So we’re now midway through August. Four months remain in 2015. Let’s do a Challenge Progress Check-In:
I…have a lot left to read.
Welp. Might be time to really buckle down. Put the nose to the grindstone. Get down to business.
Today’s challenge book is #20: A book everyone but you has read.
And that book is:
Seriously. Everyone on the planet has read this except for me. I asked around. There are hermits in Siberia who have read The Name of the Rose. Tribes otherwise untouched by modern civilization in the Brazilian rainforest have read it. People who can’t read have read it.
Even though you’ve probably read this already, too, I’ll go ahead and tell you about it anyway.
This brilliant historical mystery has been on my list for a very long time. I’m so pleased that I finally took the time to read and savor it as it deserves. There are so many layers, so many textures, so many sections of Latin, so many references and allusions, so many characters, so much of everything in this novel. It’s weighty, in ideas and structure and in prose. On top of it all it’s a wonderfully crafted murder mystery.
Set in 1327, the story follows novice monk Adso as he accompanies the British William of Baskerville to an abbey in northern Italy to represent the Pope in upcoming negotiations. Soon after they arrive, however, monks in the abbey begin turning up dead, and William turns detective. That’s the bare bones of the plot. The meat is in the atmosphere, the allusions, the structure, and the many books within books.
The Name of the Rose is a masterwork of fiction, positively Pyncheon-esque in its levels and ideas. It’s a book that demands care and attention and absorption. And probably a re-read or two. Or three.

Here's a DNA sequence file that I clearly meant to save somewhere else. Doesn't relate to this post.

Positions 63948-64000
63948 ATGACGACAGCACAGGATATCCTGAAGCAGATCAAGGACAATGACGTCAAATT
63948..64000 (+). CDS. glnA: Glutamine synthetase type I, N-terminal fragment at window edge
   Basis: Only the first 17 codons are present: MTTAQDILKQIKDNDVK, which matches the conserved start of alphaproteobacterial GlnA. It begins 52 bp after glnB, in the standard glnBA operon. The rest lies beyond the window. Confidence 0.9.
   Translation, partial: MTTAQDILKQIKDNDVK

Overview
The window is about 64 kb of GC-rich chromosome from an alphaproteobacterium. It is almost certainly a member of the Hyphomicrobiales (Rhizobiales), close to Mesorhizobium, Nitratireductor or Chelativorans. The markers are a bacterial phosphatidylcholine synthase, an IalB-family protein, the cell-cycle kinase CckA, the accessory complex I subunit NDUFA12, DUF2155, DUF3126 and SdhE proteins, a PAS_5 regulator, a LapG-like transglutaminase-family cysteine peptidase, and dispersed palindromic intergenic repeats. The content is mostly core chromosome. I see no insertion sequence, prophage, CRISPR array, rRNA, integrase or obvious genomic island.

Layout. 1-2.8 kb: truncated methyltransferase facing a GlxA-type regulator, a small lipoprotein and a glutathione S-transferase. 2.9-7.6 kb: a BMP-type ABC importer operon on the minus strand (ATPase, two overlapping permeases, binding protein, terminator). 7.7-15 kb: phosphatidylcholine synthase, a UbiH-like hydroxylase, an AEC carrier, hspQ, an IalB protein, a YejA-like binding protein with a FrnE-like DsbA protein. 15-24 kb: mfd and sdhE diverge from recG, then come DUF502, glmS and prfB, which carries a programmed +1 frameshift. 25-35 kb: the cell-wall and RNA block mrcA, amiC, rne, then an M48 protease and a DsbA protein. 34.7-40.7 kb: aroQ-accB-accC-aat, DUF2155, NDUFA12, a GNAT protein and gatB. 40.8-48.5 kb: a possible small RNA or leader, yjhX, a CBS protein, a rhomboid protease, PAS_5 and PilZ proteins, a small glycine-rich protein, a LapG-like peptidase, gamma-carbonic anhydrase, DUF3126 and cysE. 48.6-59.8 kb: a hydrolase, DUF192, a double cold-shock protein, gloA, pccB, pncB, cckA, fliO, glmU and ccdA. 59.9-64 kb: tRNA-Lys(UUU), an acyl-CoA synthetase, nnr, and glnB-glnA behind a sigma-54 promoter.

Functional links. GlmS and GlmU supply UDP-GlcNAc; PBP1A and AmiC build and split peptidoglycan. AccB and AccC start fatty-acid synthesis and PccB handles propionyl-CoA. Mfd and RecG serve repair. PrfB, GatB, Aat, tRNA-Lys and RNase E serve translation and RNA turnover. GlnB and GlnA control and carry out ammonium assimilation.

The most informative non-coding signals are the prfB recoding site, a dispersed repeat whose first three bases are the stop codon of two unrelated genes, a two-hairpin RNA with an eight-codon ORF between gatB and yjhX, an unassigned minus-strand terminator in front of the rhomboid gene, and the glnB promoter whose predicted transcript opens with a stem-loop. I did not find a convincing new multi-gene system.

My memory of school reading in elementary school is a blur of boring and stupid. The Giver is the only book I really loved from that time period, followed closely by Sign of the Beaver. I still re-read Shiloh, a book from third grade, from time to time. I remember the books I read on my own more than the classics that were being shoved down my throat in grades four through six. I wanted Goosebumps and Felicity Saves the Day and The Boxcar Children: That One Where They Live in a Lighthouse for the Summer. As far as I was concerned school could keep their Sing Down the Moons and their Bridge to Terabithias and their Phantom Tollbooths.
This is why I’m not a school librarian, guys.
As I said, the assigned reading during these years is hazy at this date. But I’m pretty sure The Whipping Boy was a reading group assignment in fourth grade. Maybe third, but I refuse to blame Mr. Morin for The Whipping Boy. I don’t recall reading groups in sixth grade, but it’s possible–I mostly remember the science units from that year. At any rate, at some point during my later elementary years I was supposed to read The Whipping Boy and I didn’t because I thought it was boring and confusing and then I had to fudge my way through the response sheet and discussion at school. Several times.
I decided to go ahead and give The Whipping Boy a fair shake. So I took it home last night and read it. I kept an open mind, and brought my adult reading sensibilities and comprehension to the work. Perhaps I’d just been in the wrong headspace for it when I was in school. Maybe other homework had been getting in the way. Maybe I just didn’t get it or something.